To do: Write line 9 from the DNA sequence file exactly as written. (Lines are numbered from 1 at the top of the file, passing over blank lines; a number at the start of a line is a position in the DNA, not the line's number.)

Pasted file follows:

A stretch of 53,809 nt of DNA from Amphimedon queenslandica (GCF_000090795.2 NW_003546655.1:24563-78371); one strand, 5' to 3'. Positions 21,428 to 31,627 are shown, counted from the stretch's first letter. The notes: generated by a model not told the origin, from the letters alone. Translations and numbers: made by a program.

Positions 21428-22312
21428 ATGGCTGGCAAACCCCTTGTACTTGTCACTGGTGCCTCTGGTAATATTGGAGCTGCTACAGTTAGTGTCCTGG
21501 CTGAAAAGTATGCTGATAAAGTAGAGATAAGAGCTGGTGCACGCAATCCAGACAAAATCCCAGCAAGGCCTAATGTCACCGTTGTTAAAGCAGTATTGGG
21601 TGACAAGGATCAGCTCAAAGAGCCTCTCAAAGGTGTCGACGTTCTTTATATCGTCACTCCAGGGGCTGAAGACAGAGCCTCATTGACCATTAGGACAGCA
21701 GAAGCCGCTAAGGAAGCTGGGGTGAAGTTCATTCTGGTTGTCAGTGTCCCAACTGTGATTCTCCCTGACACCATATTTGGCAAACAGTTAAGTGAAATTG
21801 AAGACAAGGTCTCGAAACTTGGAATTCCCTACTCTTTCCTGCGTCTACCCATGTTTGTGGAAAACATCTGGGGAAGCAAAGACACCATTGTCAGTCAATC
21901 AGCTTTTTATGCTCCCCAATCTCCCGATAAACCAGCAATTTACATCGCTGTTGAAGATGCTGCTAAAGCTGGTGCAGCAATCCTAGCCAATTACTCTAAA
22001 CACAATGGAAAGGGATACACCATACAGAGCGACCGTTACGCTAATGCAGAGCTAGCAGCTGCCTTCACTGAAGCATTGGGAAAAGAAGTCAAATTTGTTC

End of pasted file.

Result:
22001 CACAATGGAAAGGGATACACCATACAGAGCGACCGTTACGCTAATGCAGAGCTAGCAGCTGCCTTCACTGAAGCATTGGGAAAAGAAGTCAAATTTGTTC